E Why Brands Are Important?

Recently, the “brand strategy and communications firm” CoreBrand came out with its 2014 report which ranks companies based on familiarity and favorability of publicly traded firms according to Beverageworld.com. The list places beverage conglomerate Coca-Cola (NYSE: KO) in the No. 1 spot and beverage/snack giant PepsiCo (NYSE: PEP) in the No. 2 spot. Coca-Cola moved to its No. 1 spot after scoring a tie with PepsiCo last year. This reaffirms the continued brand strength underlying these two companies and bodes well for investors over the long-term. Here’s why.

Why are brands so important?

Investopedia defines brands in the following way, “A distinguishing symbol, mark, logo, name, word, sentence or a combination of these items that companies use to distinguish their product from others in the market.” A brand molds a certain perception of the product in the minds of the consumer. In essence it creates an identity that consumers can get familiar with and hopefully, in time, fall in love with.

Pepsi and Coca-Cola represent nothing more than generic soda without their logos. A potato chip without the Lay’s name morphs into just another potato chip. Generally speaking, without the logos and underlying quality that gives the brand its strength, people couldn’t identify with or remember any particular product.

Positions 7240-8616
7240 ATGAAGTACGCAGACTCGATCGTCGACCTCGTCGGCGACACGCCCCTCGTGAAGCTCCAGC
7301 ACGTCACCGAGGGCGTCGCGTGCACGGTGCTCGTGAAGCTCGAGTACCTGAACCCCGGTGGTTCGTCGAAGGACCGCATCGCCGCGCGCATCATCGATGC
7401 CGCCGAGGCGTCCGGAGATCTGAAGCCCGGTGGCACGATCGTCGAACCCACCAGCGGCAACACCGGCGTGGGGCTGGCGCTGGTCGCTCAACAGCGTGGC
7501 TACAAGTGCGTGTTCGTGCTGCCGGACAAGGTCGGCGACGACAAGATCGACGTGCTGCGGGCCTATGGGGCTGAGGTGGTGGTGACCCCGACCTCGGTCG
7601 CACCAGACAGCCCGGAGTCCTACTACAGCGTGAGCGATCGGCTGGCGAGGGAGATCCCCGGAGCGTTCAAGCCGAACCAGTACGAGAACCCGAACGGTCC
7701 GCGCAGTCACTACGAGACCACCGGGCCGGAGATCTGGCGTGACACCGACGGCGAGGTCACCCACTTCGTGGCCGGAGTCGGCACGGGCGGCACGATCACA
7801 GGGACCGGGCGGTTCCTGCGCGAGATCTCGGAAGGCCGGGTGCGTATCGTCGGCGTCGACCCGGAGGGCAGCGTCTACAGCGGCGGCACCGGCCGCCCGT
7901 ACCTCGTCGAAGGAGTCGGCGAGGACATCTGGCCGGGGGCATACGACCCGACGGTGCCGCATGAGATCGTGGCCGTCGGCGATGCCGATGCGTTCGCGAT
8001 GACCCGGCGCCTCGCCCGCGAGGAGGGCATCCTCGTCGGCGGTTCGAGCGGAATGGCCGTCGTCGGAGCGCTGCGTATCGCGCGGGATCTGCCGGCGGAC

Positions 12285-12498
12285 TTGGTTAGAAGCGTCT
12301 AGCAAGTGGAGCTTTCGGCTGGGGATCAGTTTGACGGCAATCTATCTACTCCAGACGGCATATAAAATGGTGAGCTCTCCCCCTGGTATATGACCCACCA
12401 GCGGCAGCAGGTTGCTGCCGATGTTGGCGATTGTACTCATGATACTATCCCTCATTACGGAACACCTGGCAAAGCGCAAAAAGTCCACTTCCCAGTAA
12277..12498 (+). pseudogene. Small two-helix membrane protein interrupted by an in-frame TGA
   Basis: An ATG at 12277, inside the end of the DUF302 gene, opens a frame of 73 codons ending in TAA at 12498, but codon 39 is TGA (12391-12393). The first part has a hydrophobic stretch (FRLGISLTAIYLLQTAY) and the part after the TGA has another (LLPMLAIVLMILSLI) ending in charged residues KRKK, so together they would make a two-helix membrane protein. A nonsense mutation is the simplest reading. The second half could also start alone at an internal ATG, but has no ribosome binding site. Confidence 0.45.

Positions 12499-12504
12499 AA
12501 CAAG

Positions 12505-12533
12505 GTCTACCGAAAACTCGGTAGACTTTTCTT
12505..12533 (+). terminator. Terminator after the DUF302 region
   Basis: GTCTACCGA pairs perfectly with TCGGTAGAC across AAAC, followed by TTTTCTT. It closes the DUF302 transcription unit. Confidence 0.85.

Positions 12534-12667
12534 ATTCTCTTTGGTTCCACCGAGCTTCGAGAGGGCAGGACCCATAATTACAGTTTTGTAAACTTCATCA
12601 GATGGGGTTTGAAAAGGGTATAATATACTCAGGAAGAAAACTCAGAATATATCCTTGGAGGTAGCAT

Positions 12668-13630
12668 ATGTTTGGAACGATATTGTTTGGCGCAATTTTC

How valuable are brands?

Brands are valued differently according to who you ask. Accountants assign value to trademarks on a company’s balance sheet. In the most recent quarter, Coca-Cola and PepsiCo valued their trademarks at $6.8 billion and $4.4 billion respectively. Brand Z (opens a PDF) values Coca-Cola and PepsiCo at $80.7 billion and $11.5 billion respectively. Brand Z derives its findings from customer surveys and corporate financial data surrounding the brands in 2014.

Interbrand assigned values of $79 billion and $17.9 billion for Coca-Cola and PepsiCo, respectively, based on criteria that included percentage of revenue outside the brand’s home region, public availability of information and expectations of long-term profitability.  In other evidence of brand strength, Coca-Cola often leads the way in carbonated soda volume, especially in the emerging markets, serving as a buffer against further decline (table below).

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William Bias owns shares in Coca-Cola

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